- 1 large onion
- 1 large potato
- 1 carrot
- Chop the onion, potato, and carrot into small dices.
- Put the diced vegetables in a pan halfway filled with water. Bring it to a boil and let it simmer until the vegetables become soft.
- Turn off the heat and add the Japanese curry cubes.
- Set the heat to a low setting and allow the sauce to simmer for 10 minutes while continuously mixing until a smooth and thick consistency is achieved.
The Best Japanese Tonkatsu Restaurant Options
Of course, nothing beats eating authentic tonkatsu made by Japanese chefs who have dedicated years of their life in perfecting their own unique recipes. Tourists who will be visiting Japan should make it a point to at least try one of the following tonkatsu restaurants:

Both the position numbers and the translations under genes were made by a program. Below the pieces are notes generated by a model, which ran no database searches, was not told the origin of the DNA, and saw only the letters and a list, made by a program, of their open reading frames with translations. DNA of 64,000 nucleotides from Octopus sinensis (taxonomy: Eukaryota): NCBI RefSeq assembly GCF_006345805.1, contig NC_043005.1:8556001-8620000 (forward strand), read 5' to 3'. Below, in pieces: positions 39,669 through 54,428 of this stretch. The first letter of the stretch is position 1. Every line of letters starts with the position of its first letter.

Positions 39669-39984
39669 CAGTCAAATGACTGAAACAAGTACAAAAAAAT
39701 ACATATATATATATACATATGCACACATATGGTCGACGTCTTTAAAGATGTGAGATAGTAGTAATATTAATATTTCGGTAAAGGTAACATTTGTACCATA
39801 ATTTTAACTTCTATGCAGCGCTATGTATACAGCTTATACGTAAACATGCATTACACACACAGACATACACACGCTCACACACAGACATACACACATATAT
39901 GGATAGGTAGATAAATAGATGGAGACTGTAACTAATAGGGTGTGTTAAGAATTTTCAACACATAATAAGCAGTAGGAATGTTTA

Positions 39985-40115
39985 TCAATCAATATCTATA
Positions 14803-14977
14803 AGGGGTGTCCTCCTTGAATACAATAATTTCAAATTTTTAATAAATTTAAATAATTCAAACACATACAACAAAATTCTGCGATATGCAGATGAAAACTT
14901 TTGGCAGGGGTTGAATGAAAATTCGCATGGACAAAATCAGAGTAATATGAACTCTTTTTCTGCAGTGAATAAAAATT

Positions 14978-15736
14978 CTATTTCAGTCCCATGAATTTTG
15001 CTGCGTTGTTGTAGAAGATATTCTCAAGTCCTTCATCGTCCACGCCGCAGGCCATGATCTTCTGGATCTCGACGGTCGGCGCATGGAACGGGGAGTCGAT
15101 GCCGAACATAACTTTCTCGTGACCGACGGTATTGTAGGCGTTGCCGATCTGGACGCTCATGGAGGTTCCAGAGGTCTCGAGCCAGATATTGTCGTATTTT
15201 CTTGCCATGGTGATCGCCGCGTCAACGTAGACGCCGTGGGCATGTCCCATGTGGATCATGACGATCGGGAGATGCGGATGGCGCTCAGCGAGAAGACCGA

- Ginza Bairin
Ginza Bairin is located in the Ginza, Tokyo and is known to be the first restaurant to specialize in tonkatsu. They are also responsible for inventing the katsu sando. Ginza Bairin also has several other branches across the world.
Suzuya has been serving tonkatsu for nearly seventy years and continuous to maintain a traditional ambiance amidst the busy city of Tokyo. Their signature dish is called the Tonkatsu Chazuke where tea is poured over the whole dish. It comes with an unlimited serving of rice, miso soup, cabbage, and tea.
Wako is one of Japan’s largest tonkatsu chain restaurant, having multiple branches across downtown Tokyo such as in Shinjuku, Ginza, Roppongi, Akihabara, and Shibuya. Their menu has a wide variety of options including tonkatsu, crabmeat croquette, and menchi katsu with cheese. All their dishes come with an unlimited serving of rice, cabbage, and miso soup.